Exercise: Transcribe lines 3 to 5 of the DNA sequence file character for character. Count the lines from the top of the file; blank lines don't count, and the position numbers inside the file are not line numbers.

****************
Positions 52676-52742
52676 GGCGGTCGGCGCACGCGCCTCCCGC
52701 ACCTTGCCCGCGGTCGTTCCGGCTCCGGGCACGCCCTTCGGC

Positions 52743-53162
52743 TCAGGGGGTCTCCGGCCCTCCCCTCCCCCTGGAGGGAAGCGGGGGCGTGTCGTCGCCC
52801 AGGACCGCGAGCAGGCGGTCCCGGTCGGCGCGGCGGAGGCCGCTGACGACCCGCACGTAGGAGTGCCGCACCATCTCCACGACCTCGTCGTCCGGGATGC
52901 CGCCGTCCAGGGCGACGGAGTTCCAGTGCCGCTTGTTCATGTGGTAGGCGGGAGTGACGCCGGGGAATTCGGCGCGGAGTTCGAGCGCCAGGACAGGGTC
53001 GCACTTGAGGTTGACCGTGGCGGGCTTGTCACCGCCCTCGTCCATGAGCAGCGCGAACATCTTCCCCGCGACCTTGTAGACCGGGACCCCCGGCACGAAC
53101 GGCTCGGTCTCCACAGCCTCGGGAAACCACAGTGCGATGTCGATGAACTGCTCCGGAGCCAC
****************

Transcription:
52701 ACCTTGCCCGCGGTCGTTCCGGCTCCGGGCACGCCCTTCGGC

Positions 52743-53162
52743 TCAGGGGGTCTCCGGCCCTCCCCTCCCCCTGGAGGGAAGCGGGGGCGTGTCGTCGCCC